You’re going to come across as annoyingly busy, or as someone who isn’t prioritizing this friendship. But that is okay, because it is true. This is also a great exercise in getting over caring about what other people think of you, TBH. It’s going to feel weird, and there will probably be some guilt in the beginning. But we’re letting go of guilt, just as we’re letting go of relationships that don’t bring good into our lives. As with anything, practice helps. Take it in small steps, and I know it seems odd to accomplish “doing less” in small steps, but sometimes doing less is a really difficult thing. So give yourself some slack, you’re doing less really well.

When one thing fizzles, another thing carbonates. It’s just physics. Please do not put an unnecessary amount of pressure on yourself to take responsibility for someone else’s happiness, or for being someone else’s “only” friend. Having people in their lives is their job, you aren’t responsible for stocking their lives with human beings, they are. They can make more friends. And honestly, they probably should. We all should! We’re all growing and evolving, remember? One of the things that comes with developing who we are as people are new friends who match us now. I think you’ll find that the more you let go of friends that aren’t matching your energy anymore, the more new people will come into your orbit and bring good with them.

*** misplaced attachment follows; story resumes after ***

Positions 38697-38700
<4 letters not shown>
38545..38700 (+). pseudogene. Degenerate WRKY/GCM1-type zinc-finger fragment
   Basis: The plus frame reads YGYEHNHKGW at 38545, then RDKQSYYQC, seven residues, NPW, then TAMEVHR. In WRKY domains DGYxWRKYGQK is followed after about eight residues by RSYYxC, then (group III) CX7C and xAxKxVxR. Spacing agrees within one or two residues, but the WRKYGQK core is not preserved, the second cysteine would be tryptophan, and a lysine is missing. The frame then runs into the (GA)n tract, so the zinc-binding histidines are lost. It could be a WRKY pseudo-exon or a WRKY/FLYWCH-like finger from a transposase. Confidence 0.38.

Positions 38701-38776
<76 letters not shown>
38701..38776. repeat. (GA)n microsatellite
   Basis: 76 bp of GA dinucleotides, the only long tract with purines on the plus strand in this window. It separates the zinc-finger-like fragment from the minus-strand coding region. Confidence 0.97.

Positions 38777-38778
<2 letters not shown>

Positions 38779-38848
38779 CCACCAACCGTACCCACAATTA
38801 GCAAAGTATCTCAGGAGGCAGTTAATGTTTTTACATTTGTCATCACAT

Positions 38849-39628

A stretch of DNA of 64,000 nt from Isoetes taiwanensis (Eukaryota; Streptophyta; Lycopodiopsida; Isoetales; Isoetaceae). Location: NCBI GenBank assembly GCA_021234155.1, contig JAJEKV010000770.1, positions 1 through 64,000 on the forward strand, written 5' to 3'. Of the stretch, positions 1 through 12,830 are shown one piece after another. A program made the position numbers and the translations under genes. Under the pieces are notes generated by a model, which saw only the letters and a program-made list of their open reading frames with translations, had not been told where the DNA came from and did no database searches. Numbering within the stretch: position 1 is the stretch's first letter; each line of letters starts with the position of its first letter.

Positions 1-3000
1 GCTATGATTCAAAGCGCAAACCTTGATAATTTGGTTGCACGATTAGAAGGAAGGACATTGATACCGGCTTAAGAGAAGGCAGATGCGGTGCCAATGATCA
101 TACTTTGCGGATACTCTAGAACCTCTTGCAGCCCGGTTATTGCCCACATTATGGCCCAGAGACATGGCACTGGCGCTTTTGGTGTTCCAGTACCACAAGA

It is okay to let go, and it is okay to let go informally. You’re not being karmically docked for ending a friendship without a formal ceremony. You’re not doing anything wrong by taking care of your own feelings, and by deciding for yourself who you want in your life. Calmness and lightness come with letting go. I hope you find them.

Written by

NPR once called me a humor essayist, let’s go with that. Host of A Single Serving Podcast. shanisilver[at]gmail